The Transport Board was established in 1690 to hire and equip ships for the transportation of an army to Ireland. In 1717 it also assumed responsibility for the maintenance of sick and wounded seamen. The Board was abolished in 1724 but was reconstituted in 1794. In 1796 it took over from the Sick and Burt Board the work of caring for prisoners of war and in 1806, when the Sick and Hurt Board was abolished, it resumed responsibility for caring for sick and hurt seamen. The Transport Board was itself abolished in 1817 and its duties divided between the Navy and Victualling Boards. See M.E. Condon, 'The Establishment of the Transport Board -- a subdivision of the Admiralty -- 4 July 1794' in 'The Mariners Mirror' , 58, 1972, 69-84.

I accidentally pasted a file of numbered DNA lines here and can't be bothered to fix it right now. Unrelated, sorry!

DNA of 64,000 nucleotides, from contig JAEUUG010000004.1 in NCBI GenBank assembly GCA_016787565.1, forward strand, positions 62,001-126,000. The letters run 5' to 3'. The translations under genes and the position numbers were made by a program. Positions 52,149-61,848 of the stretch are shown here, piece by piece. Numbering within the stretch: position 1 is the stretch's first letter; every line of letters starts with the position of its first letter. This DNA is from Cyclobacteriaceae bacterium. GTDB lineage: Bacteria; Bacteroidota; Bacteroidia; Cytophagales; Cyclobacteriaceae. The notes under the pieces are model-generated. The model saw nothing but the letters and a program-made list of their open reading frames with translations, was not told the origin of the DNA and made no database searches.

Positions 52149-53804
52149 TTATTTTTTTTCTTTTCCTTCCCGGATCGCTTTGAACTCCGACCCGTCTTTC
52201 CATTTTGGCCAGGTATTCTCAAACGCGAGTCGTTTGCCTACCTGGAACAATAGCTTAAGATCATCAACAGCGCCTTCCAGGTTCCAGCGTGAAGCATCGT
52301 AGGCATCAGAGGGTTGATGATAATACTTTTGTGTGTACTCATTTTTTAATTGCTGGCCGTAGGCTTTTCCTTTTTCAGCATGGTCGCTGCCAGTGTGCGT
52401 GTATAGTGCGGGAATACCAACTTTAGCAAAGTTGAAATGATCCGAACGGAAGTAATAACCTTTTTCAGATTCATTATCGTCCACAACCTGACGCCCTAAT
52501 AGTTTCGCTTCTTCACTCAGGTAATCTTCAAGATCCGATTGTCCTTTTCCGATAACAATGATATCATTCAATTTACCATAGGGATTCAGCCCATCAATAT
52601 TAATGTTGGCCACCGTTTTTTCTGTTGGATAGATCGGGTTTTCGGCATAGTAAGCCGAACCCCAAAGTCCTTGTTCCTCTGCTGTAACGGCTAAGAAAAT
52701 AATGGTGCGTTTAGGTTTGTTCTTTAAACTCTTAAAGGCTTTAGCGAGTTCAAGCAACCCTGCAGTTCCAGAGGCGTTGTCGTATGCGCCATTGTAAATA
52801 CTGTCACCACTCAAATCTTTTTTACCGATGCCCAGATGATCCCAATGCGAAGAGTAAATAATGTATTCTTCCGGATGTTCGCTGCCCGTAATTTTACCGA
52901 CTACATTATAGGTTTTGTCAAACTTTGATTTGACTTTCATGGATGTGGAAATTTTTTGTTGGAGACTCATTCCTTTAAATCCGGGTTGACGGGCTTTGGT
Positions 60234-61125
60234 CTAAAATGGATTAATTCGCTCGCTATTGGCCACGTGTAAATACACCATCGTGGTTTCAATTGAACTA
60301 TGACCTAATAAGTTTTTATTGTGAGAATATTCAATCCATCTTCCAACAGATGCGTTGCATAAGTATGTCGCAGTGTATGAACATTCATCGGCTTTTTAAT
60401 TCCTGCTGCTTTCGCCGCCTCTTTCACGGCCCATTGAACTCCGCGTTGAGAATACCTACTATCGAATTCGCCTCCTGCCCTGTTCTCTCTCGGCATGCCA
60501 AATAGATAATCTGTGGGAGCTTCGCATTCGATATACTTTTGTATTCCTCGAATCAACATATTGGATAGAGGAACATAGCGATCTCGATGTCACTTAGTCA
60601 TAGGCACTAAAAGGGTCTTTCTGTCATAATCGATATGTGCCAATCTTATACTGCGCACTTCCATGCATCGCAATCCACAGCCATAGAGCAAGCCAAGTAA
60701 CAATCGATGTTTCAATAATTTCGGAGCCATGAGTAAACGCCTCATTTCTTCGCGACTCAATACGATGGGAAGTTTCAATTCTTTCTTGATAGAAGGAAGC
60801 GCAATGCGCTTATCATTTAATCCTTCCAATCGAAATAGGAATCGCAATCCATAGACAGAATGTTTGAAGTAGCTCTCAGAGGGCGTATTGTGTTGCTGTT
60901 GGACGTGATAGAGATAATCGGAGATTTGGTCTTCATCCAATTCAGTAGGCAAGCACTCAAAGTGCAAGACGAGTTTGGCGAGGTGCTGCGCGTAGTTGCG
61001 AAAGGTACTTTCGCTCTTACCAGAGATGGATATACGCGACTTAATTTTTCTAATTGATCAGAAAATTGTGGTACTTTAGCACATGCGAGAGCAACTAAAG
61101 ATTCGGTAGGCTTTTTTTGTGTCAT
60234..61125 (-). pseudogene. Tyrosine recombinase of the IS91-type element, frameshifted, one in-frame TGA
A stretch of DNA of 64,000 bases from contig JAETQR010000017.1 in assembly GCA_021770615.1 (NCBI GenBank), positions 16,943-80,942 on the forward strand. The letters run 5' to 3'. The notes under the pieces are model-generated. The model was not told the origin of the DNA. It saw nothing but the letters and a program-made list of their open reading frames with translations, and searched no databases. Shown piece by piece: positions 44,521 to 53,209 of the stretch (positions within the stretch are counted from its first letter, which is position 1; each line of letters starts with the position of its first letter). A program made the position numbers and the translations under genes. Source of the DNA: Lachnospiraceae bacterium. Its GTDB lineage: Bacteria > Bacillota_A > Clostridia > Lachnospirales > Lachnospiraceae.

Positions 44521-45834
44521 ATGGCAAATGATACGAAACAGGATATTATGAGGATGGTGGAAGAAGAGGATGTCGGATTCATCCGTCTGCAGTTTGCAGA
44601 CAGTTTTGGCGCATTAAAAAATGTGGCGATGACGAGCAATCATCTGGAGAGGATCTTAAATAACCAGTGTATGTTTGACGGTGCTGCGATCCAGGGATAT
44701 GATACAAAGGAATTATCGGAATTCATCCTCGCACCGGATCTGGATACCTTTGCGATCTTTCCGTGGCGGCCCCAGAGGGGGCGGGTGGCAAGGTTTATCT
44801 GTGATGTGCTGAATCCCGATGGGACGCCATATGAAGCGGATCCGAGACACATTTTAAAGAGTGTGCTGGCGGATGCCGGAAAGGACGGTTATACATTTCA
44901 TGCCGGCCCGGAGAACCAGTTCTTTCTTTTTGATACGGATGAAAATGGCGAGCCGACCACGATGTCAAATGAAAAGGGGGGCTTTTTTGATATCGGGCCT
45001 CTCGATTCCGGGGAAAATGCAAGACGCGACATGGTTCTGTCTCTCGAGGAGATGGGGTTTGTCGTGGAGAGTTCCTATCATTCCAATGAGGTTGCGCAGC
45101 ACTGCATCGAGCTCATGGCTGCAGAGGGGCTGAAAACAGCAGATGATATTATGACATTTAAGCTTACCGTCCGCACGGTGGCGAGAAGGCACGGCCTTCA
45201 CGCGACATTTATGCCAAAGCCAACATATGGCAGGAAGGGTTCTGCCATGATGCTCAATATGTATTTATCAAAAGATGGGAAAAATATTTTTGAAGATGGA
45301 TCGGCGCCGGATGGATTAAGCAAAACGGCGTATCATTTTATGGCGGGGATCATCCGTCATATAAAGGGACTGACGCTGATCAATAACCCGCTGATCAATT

The records were transferred to the Museum in 1938 by arrangement with the Admiralty. They consist of seventeen volumes of letters from the Admiralty Board, 1796 to 1815. Eight volumes contain letters and orders relating to prisoners of war, 1796 to 1799 (class mark, ADM/MT); and nine volumes contain those concerning the care of sick and wounded seamen, 1807, 1808 to 1815 (ADM/ET); these two latter series are the continuation of correspondence previously conducted with the Sick and Hurt Board.
Public records: records of the central administration of the Royal Navy and the Merchant Navy